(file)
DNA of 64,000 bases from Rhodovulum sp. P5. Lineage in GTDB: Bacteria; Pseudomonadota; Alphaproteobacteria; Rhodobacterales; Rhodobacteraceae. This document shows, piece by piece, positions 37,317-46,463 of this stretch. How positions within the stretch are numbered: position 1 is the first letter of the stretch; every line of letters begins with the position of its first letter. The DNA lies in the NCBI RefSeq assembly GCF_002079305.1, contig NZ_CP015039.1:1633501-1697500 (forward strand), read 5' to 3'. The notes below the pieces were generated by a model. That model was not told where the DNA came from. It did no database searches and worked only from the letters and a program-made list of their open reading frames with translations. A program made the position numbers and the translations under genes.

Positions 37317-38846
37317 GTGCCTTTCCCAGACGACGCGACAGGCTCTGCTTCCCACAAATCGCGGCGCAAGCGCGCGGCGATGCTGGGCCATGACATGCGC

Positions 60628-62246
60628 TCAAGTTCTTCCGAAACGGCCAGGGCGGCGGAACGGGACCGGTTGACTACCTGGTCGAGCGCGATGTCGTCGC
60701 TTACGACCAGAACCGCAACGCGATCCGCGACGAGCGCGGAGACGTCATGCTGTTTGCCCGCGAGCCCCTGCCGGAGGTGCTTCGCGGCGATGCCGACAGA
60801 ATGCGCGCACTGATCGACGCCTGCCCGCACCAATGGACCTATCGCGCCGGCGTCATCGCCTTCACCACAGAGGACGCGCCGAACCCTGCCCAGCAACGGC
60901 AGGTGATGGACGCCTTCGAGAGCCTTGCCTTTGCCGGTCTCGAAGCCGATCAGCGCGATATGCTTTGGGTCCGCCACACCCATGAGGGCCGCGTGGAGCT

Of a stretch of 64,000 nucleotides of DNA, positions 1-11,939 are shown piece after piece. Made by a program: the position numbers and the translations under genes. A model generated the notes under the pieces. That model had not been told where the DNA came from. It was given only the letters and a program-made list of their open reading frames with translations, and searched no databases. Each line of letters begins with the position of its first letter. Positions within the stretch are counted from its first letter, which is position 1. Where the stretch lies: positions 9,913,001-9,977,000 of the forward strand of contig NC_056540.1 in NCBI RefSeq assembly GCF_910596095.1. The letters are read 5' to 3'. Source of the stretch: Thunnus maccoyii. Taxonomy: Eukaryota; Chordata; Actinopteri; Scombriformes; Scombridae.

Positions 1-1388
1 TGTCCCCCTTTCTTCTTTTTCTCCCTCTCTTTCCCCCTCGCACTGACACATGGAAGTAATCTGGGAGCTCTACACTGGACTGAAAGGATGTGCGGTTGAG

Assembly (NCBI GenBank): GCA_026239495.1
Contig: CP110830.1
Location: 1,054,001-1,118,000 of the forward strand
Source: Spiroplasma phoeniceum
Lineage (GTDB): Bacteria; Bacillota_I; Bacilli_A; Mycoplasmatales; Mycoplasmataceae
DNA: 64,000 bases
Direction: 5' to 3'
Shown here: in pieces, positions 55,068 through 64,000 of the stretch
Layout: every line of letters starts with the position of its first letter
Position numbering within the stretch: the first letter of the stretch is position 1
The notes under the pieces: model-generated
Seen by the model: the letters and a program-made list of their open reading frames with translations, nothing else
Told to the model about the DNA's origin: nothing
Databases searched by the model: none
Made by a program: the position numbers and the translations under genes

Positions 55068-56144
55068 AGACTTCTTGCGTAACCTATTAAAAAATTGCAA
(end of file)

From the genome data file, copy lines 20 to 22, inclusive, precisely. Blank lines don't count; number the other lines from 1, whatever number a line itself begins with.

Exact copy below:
Layout: every line of letters starts with the position of its first letter
Position numbering within the stretch: the first letter of the stretch is position 1
The notes under the pieces: model-generated